Once your bin is complete, you can choose to add stimulus cards (such as articulation or language cards) if you would like.  The bins themselves are great opportunities for spontaneous language samples, as well as guided language play.  Some of the goals you can target include:
  • Vocabulary
  • Pronouns  (ex: talk about what the different figures are doing)
  • Following directions  (ex: "Show me the lion, then show me the zebra.")
  • Basic concepts (ex: "Find the biggest snowflake!")
  • Prepositions (ex: "Put the dolphin next to the shell.")
  • Expanding utterances
  • Verb tenses - present, past, and future

TIP:  I like to keep a post it note in the lid of my sensory bins to remind me of which bin is which, as well as what related books or materials I have to use on the topic.

The Dabbling Speechie has some great posts on her blog about sensory bins, too, so make sure to check them out here!

PS:  Want to make sure not to miss a post?  Sign up for my email newsletter at www.bit.ly/NatalieSnydersNewsletter!

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SLP friend, I know you.  You care so much about your students and sometimes feel overwhelmed with the weight of everything that is expected of you.  Sometimes you are tempted to walk out that door at the end of the school day and not come back - and yet, there you are tomorrow morning, because you can't give up on your kids, and you know the power of the communication skills you are helping them learn.  It's overwhelming, exhausting, and the best job in the world, all wrapped up together!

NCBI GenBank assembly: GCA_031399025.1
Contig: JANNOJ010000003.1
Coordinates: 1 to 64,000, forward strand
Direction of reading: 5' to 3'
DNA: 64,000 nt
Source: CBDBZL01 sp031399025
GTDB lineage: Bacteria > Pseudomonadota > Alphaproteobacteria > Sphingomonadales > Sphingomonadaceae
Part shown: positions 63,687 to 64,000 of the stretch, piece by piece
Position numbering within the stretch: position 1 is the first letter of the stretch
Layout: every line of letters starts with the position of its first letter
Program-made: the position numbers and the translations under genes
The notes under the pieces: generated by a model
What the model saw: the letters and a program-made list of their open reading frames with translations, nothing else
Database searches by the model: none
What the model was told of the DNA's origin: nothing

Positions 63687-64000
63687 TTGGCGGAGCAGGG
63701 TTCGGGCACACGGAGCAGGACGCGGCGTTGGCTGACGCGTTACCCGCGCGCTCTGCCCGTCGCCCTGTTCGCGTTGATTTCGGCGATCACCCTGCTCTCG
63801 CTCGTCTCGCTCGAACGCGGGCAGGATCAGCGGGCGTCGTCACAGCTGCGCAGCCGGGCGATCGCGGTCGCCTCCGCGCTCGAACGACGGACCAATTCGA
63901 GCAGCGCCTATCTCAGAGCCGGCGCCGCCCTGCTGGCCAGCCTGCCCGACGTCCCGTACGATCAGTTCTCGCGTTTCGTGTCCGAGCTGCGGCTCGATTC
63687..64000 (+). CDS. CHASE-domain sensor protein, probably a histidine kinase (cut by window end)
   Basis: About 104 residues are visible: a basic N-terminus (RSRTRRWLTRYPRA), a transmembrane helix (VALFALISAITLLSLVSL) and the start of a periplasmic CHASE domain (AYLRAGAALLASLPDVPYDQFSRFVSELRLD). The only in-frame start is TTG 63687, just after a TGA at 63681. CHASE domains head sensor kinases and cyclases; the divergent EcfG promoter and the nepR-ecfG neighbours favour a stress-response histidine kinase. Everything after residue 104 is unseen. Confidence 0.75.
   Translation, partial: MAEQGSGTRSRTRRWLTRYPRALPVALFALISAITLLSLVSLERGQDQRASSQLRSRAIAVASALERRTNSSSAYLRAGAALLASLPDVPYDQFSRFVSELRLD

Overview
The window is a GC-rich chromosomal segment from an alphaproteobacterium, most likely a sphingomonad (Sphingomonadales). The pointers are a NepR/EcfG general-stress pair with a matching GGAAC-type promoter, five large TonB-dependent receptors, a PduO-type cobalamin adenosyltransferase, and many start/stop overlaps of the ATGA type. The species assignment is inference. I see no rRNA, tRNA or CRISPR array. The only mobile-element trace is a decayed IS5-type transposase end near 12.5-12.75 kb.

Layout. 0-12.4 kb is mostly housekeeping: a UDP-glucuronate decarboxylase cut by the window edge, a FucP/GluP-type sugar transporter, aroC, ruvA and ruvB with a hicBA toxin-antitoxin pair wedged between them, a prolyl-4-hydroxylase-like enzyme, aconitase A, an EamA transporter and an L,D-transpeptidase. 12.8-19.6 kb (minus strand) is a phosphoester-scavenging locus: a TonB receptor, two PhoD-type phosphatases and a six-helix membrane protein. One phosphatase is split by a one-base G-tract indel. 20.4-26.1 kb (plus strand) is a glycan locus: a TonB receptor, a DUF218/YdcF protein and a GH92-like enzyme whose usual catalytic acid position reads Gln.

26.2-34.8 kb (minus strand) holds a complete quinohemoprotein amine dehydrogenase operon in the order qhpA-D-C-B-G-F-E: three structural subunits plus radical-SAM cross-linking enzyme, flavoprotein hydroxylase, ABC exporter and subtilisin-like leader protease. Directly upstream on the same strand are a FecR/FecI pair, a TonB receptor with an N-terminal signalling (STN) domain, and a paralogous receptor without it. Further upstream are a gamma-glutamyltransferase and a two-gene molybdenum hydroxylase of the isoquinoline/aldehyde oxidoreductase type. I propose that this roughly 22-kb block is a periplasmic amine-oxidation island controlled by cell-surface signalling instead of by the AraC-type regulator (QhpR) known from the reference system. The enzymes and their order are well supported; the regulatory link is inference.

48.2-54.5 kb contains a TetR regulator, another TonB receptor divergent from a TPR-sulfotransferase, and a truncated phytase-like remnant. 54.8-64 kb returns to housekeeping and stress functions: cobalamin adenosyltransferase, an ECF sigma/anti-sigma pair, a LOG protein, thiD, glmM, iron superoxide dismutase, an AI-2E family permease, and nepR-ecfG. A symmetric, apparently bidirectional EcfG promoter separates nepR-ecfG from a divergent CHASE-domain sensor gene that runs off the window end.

But do me a favor, will you?  Take some time for yourself over the next couple of weeks and refill your own cup.  Ignore those progress reports and work emails for a few more days and take care of yourself!  You can't give any more from a vessel that is empty.  It's necessary to take time to rest and recharge yourself to keep up with everything that is on your plate.  You're worth it, friend.